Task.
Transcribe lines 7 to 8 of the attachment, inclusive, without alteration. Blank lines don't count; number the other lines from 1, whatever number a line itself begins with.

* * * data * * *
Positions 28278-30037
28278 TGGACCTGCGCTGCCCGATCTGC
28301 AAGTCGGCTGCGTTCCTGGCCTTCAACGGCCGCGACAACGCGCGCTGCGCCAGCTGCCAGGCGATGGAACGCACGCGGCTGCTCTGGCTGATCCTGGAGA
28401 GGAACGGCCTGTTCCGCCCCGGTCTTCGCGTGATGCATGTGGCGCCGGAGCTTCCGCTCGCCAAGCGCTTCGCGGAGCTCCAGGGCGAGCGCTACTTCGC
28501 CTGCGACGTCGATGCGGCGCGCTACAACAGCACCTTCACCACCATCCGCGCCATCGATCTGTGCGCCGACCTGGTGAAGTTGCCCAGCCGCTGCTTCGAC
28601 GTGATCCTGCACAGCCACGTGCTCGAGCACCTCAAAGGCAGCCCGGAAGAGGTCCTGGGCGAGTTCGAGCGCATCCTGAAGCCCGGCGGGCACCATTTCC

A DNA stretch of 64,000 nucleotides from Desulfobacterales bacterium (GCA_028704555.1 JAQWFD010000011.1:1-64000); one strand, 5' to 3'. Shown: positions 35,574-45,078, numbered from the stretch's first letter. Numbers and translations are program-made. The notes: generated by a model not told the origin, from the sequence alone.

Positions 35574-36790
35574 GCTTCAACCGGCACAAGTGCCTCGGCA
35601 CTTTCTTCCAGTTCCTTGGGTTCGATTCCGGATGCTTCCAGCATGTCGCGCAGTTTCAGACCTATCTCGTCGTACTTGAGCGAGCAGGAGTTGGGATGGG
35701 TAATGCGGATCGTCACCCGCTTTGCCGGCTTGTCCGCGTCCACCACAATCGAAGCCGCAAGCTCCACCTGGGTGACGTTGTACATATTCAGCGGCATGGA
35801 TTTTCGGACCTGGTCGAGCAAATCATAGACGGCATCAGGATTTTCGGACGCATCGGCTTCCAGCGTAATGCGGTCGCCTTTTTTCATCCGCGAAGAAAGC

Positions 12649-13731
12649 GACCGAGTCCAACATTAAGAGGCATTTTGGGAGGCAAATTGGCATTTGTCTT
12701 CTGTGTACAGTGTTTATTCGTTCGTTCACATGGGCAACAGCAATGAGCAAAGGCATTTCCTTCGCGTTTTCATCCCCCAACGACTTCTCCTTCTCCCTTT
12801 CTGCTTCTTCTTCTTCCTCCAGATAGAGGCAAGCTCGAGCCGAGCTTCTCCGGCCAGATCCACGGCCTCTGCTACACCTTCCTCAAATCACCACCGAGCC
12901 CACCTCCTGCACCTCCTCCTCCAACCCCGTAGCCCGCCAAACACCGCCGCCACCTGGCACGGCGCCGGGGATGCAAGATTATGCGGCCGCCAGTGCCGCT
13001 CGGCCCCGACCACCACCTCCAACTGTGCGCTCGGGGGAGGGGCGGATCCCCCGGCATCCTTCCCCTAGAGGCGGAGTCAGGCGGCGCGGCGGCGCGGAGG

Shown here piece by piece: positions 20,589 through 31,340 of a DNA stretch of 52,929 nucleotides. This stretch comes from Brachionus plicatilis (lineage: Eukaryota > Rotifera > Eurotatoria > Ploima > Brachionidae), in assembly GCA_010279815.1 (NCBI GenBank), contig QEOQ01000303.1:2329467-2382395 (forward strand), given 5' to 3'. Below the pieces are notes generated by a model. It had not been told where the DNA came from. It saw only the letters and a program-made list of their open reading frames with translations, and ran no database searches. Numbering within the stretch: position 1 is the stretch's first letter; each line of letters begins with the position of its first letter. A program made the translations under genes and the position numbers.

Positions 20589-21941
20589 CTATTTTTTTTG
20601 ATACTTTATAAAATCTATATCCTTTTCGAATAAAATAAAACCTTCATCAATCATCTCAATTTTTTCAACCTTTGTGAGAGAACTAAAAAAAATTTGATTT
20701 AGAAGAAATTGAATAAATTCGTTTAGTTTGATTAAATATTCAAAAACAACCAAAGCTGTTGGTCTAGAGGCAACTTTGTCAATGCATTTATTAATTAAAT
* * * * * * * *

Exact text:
A DNA stretch of 64,000 nucleotides from Desulfobacterales bacterium (GCA_028704555.1 JAQWFD010000011.1:1-64000); one strand, 5' to 3'. Shown: positions 35,574-45,078, numbered from the stretch's first letter. Numbers and translations are program-made. The notes: generated by a model not told the origin, from the sequence alone.

Positions 35574-36790